The left upper spar cap at WS 0, from forward to aft, consisted of a 0.250-inch thick steel wing fitting, seven 0.125-inch thick aluminum bars, a 0.125-inch thick aluminum web, a 0.040-inch thick aluminum aft fuselage bulkhead, and a 0.250-inch thick steel wing fitting. There was no 0.040-inch thick shim installed between spar cap layer 7 and the 0.125-inch thick aluminum web. The 0.040-inch thick forward fuselage bulkhead only engaged holes 9 and 10 on the left upper spar cap. Bolts were installed in holes 1-10 with the heads of the bolts on the forward side of the spar cap. Washers were installed underneath the bolt heads in holes 1-10. There were no bolts installed in holes 11-15 in the area where the left upper spar cap fractured and there was no damage to the holes. None of the missing bolts were recovered. Holes 1, 2, and 4 had AN5-X(A) bolts installed based on the head markings. The aft side of the spar cap was inaccessible, so the grip length, drilling of the shank, and type of nut or washer could not be determined. Hole 3 had a NAS1305-26H bolt installed and hole 5 had a NAS1304-27H bolt installed. The aft side of the spar cap was inaccessible, so the drilling of the shank and type of nut or washer could not be determined. Holes 6-10 had AN3HX bolts installed with L, X, and SC marked on the head. Self-locking nuts with no washers were installed on the bolts in holes 6-10. The L-angle stiffener normally installed between the upper and lower spar caps at hole 12 was separated and remained attached to the wing root rib. The upper hole in the stiffener was elongated. There was no evidence of adhesive between the spar cap layers. There was evidence of substantial corrosion between the left upper spar cap layers. The spar cap layer 1 was fractured about WS 17.25 through hole 15 and the outboard 3 inches was not recovered. Spar cap layers 2-7 were fractured about WS 16 through hole 14 and the fractures were matched with spar cap layers 2-7 on the left outboard wing. The upper spar cap layers were splayed open and exhibited S-bending in the area of fracture and the rivets through the spar cap were popped from about WS 17.5 to WS 22.5. The 0.125-inch thick aluminum web was intact to its production edge about WS 18. All the fractures exhibited a dull, grainy appearance consistent with overstress separation.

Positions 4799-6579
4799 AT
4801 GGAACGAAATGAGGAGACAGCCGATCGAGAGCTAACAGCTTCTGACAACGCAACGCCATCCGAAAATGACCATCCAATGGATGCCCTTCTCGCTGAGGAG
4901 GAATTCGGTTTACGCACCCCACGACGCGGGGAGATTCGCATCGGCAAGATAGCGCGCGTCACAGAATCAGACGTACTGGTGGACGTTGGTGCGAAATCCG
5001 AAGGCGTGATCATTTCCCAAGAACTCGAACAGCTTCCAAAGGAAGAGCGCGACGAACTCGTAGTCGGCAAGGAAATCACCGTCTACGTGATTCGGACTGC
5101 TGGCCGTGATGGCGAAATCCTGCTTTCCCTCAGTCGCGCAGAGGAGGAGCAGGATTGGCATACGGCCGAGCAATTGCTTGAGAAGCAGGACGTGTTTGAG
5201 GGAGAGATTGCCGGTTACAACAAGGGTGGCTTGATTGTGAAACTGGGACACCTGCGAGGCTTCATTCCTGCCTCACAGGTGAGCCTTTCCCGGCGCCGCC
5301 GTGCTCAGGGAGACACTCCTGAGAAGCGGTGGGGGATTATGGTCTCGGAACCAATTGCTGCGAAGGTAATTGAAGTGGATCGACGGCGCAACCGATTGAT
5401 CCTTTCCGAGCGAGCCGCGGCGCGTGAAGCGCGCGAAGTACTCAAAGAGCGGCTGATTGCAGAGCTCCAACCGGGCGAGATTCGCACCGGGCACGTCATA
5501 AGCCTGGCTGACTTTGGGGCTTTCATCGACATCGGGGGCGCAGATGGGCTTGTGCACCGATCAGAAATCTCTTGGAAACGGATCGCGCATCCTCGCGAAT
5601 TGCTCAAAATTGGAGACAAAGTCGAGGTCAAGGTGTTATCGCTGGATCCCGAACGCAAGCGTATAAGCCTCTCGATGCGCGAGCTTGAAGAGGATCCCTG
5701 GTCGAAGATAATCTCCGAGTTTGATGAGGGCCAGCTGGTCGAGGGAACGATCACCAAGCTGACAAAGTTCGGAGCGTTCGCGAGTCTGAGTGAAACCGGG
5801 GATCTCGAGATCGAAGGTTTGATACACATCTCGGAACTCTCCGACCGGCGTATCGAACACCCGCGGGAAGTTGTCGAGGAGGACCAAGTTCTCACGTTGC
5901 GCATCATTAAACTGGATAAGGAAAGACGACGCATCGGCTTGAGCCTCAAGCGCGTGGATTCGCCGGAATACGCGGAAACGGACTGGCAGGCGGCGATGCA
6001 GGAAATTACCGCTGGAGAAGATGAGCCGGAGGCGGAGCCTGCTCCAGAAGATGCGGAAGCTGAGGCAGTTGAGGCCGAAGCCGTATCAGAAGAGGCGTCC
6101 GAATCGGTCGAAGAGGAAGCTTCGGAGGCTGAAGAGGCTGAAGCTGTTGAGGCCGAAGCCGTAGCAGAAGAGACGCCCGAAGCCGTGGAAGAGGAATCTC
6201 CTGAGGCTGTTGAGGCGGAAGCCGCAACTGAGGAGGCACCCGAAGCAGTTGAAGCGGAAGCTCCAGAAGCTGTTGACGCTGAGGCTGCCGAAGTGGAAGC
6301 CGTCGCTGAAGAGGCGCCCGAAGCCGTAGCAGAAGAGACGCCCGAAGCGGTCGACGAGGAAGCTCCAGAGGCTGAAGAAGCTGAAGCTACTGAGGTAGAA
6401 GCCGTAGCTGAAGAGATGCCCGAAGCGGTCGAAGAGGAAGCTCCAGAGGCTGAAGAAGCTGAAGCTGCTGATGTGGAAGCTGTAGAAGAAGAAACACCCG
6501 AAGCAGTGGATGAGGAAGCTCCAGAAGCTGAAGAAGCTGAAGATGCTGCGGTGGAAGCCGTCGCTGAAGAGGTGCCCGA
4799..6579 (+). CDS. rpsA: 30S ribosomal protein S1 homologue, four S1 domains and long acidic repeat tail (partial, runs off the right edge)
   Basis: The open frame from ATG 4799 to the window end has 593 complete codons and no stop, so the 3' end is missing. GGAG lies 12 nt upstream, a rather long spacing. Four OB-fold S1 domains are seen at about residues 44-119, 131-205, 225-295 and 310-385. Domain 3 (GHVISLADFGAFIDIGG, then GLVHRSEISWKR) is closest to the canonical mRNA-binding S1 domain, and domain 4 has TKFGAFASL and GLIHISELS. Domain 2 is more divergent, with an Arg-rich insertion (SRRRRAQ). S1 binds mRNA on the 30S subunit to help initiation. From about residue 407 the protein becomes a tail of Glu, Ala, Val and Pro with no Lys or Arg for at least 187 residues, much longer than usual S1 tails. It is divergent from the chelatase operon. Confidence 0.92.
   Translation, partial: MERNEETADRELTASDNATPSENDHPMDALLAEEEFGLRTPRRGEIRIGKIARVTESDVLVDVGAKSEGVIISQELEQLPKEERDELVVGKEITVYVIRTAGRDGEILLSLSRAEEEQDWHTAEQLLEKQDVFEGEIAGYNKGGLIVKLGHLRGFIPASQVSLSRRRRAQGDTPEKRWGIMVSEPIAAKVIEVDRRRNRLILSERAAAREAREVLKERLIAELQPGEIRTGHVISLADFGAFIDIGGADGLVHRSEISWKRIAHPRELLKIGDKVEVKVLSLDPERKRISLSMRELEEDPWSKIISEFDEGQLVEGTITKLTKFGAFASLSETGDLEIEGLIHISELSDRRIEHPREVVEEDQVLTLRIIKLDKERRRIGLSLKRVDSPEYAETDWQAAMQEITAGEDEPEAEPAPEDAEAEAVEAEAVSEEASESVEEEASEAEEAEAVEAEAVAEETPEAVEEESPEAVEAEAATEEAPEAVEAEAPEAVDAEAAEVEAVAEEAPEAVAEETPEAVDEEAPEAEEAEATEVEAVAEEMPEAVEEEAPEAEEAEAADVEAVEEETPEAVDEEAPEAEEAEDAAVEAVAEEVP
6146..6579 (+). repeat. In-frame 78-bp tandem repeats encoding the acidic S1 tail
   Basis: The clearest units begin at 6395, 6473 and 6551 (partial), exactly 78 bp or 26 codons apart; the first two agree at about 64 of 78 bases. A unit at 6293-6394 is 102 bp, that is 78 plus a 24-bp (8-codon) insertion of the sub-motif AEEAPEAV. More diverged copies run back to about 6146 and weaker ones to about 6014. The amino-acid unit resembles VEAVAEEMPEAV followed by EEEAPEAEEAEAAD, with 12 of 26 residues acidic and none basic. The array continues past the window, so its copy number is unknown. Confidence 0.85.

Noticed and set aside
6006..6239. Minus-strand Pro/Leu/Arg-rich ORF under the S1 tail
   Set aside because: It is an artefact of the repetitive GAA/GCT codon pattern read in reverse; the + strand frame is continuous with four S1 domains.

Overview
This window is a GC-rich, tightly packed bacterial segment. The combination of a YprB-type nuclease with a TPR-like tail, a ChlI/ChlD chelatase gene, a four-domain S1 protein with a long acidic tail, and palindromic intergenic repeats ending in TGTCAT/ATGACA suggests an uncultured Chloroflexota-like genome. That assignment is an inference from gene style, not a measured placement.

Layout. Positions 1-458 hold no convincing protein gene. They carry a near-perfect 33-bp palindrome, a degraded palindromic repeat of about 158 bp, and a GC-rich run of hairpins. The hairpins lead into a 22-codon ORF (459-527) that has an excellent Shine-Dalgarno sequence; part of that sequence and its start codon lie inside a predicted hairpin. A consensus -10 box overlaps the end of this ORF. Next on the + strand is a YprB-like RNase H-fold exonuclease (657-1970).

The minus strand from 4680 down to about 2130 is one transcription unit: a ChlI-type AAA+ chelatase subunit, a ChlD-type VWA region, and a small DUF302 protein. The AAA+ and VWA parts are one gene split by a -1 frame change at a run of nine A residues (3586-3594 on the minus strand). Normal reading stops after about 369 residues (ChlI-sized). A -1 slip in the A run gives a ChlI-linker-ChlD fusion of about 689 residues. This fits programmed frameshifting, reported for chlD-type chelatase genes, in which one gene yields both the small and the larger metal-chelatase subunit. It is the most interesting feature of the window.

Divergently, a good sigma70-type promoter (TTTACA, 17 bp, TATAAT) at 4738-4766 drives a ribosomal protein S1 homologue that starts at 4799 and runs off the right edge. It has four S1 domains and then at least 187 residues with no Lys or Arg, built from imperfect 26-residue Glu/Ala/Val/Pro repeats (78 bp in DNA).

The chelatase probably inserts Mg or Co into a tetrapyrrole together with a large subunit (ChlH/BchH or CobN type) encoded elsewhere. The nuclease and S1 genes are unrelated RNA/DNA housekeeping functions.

The left lower spar cap at WS 0, from forward to aft, consisted of a 0.250-inch thick steel wing fitting, a 0.040-inch thick aluminum forward fuselage bulkhead, seven 0.125-inch thick aluminum bars, a 0.040-inch thick aluminum shim, a 0.125-inch thick aluminum web, a 0.040-inch thick aluminum aft fuselage bulkhead, and a 0.250-inch thick steel wing fitting. Bolts were installed in holes 1-9. The heads of the bolts were on the forward side of the spar cap except for hole 4 which had the head on the aft side. Washers were installed underneath the bolt heads in holes 1-3 and 5-9. There were no bolts installed in holes 10-15 in the area where the left lower spar cap fractured and there was no damage to the holes. None of the missing bolts were recovered. There was no hole drilled in the forward fuselage bulkhead at the hole 10 location. Holes 1-3 had AN5-X(A) bolts installed based on the head markings. The aft side of the spar cap was inaccessible, so the type of bolt in hole 4 and the grip length, drilling of the shank, and type of nut or washer in the other locations could not be determined. The bolt in hole 4 had a washer and self-locking nut installed. Hole 5 had a NAS1304-27H bolt installed. The aft side of the spar cap was inaccessible, so the drilling of the shank and type of nut or washer could not be determined. Holes 6-9 had AN3HX bolts installed with L, X, and SC marked on the head. Self-locking nuts with no washers were installed on the bolts in holes 6, 9, and 10. The L-angle stiffener normally installed between the upper and lower spar caps at hole 12 was separated and remained attached to the wing root rib. There was no evidence of adhesive between the spar cap layers. There was some evidence of corrosion between the left lower spar cap layers. The spar cap layer 1 was intact to the production edge at WS 20. Heads of three rivets at the outboard end were installed but the rivets were fractured. Spar cap layer 2 fractured about WS 10.5 through hole 9, layers 3-6 fractured about WS 13 through hole 11, and layer 7 fractured about WS 10.5 through hole 9. The fractures on layers 2-7 were matched with layers 2-7 on the left outboard wing. The left lower spar cap layers were splayed open and twisted and the rivets through the spar cap were popped from about WS 17.5 to WS 20. The 0.040-inch thick aluminum shim was intact to its production edge at WS 14 and the 0.125-inch thick aluminum web was intact to its production edge at WS 18. All the fractures exhibited a dull, grainy appearance consistent with overstress separation.